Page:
It’s also worth mentioning that their battery has three times the energy density of lithium-ion and is charged just as quickly! To say this is an amazing find is an understatement. However, this new phase of Sulphur has other advantages, such as reduced battery growth and higher safety margins. In other words, this battery possesses all of the characteristics of the perfect mass-market battery, and the scientists discovered it entirely by chance.
The scientists haven’t figured out what’s going on yet, like with most unintentional discoveries. They still don’t know why this phase of Sulphur exists or how to keep it that way. So, more study is required to address these problems to build a dependable battery that can be utilized in billions of computers, electric vehicles, and other devices.
But the wait will be worthwhile because these batteries will be one-third the weight of identical lithium-ion batteries and have twice the longevity! That means significantly quicker, more efficient EVs with thousands of mile ranges will be commercially practical at prices comparable to today’s EVs. Furthermore, they would still be functional in ten years, significantly decreasing waste and accelerating the rate of EV adoption.
Additionally, short-haul airplanes, cargo ships, and passenger ferries will be equipped with technology that will allow them to operate entirely on electricity. Because of the weight savings, extended life, and competitive pricing, these industries will be able to meet their low-carbon targets.
In summary, lithium-sulfur batteries have the potential to enable a wide range of activities to become electric, making net-zero emissions significantly more practical. Amazingly, it gets much better. The lithium, Sulphur, and other minerals used to create this new battery are abundant on Earth. This implies we can dramatically reduce mining’s environmental effect while also ensuring a stronger supply chain.
But this isn’t the end of the story. The Drexel team is already considering exploiting this innovation to create sodium-sulfur batteries. By eliminating the requirement for lithium, they may make batteries even more eco-friendly while also removing a significant supply chain bottleneck, assuring that EV adoption can continue at the fast pace that carmakers anticipate. This unintentional discovery at Drexel University is destined to alter the world’s electricity use and assist humanity in transitioning to a cleaner, carbon-neutral civilization. Let’s hope the Drexel team can bring this technology out of the lab and into our hands as soon as possible.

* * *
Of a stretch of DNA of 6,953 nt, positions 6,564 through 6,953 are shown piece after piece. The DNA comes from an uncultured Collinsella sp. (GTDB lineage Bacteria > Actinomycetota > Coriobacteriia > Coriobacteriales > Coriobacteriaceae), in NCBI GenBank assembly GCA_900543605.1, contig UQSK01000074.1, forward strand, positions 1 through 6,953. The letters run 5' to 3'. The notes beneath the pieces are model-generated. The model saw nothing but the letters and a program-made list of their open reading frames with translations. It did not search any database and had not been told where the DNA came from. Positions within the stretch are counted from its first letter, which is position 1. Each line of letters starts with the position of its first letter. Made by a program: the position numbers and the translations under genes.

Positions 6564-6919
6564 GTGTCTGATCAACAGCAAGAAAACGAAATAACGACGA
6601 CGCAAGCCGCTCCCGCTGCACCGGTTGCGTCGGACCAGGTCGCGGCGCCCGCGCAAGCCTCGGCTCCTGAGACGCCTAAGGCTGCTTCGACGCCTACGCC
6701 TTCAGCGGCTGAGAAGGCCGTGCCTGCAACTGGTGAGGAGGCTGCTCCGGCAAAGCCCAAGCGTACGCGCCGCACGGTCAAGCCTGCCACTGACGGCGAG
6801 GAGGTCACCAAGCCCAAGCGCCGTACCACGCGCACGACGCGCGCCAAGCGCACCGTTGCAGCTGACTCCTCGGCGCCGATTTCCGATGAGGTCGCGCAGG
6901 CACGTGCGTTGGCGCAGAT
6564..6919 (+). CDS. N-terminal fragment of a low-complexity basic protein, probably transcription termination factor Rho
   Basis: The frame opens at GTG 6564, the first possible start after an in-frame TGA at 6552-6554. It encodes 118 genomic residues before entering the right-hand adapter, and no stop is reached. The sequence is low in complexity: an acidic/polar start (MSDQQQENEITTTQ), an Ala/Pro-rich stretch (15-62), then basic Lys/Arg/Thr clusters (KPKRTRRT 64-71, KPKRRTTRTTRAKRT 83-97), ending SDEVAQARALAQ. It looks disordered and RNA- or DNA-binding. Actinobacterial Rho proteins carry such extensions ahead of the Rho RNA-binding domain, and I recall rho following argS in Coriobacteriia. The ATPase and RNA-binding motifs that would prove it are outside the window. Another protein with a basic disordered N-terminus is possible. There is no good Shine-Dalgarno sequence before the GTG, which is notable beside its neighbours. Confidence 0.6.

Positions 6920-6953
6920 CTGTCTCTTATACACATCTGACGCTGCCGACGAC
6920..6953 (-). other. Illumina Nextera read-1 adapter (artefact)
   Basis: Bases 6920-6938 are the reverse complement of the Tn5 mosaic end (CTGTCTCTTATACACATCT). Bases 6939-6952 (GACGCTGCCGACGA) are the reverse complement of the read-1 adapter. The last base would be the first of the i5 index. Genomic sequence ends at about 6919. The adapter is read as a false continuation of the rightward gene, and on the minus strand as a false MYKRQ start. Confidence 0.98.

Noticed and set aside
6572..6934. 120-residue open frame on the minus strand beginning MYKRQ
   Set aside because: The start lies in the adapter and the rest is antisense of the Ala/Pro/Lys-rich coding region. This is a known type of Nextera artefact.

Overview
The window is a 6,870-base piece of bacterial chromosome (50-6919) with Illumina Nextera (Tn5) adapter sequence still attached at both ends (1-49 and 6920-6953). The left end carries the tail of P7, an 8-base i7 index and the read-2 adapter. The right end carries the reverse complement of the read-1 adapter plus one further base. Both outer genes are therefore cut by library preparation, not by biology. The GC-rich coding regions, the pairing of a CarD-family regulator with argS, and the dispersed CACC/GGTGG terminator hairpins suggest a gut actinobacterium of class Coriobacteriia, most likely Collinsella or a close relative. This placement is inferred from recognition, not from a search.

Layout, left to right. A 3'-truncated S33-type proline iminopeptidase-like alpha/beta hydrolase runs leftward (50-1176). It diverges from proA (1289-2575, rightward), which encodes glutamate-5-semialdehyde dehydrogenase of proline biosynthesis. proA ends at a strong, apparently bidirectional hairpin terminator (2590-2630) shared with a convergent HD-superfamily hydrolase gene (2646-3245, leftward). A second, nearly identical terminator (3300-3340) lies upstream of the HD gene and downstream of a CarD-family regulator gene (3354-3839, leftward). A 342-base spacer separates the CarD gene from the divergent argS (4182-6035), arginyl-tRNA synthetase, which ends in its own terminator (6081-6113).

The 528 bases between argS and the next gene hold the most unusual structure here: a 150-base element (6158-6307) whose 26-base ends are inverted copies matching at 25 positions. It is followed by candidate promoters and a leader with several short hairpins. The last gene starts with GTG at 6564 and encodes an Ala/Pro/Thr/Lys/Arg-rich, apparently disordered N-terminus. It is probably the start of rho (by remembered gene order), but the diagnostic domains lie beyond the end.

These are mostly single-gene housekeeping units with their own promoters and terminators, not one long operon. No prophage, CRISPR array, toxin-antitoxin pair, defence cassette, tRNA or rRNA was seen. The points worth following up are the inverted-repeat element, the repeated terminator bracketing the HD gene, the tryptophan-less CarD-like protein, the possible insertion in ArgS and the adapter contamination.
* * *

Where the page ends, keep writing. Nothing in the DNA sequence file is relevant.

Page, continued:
We take rechargeable batteries for granted in this day and age. These batteries have one thing in common: they power everything from phones and laptops to high-tech cameras. All of them are constructed of lithium. In recent years, lithium-ion batteries (Li-ion) have taken the globe by storm. They are now the most prevalent battery storage solution, accounting for more than 90% of the worldwide grid market. They also store energy effectively and for a long time. However, its most famous application nowadays is in electric automobiles. Over the previous decade, an increase in lithium-ion battery production has resulted in an 85% drop in pricing, making electric vehicles commercially viable for the first time in history. Batteries lay the path for a future free of fossil fuels, which is critical if we want to mitigate climate change. However, they are also restricted in nature, thus significant attempts are made to create a dependable alternative to lithium-ion.
However, this is not the end of the quest. The Drexel team is already planning to employ its ground-breaking sodium-sulfur battery. By eliminating the requirement for lithium, they might make batteries even more eco-friendly while also removing a significant supply chain bottleneck, assuring that the fast pace at which carmakers are expecting EV adoption can continue. This unintentional discovery at Drexel University is poised to alter the world’s usage of power and assist humanity in transitioning to a clean, carbon-neutral civilization. Let us hope that Drexel’s team can bring this technology out of the lab and into our hands as soon as possible. A chance discovery might transform batteries and redefine how we power our globe and electric vehicles. If effective, lithium-sulfur batteries might provide thousands of miles of range for electric vehicles.
This article was originally published on, Freethink. https://www.freethink.com/environment/lithium-sulfur-battery#:~:text=A%20lucky%20discovery%20could%20revolutionize,how%20we%20power%20our%20world.&text=Every%20now%20and%20then%2C%20revolutionary,of%20such%20revolutionary%20accidental%20discoveries.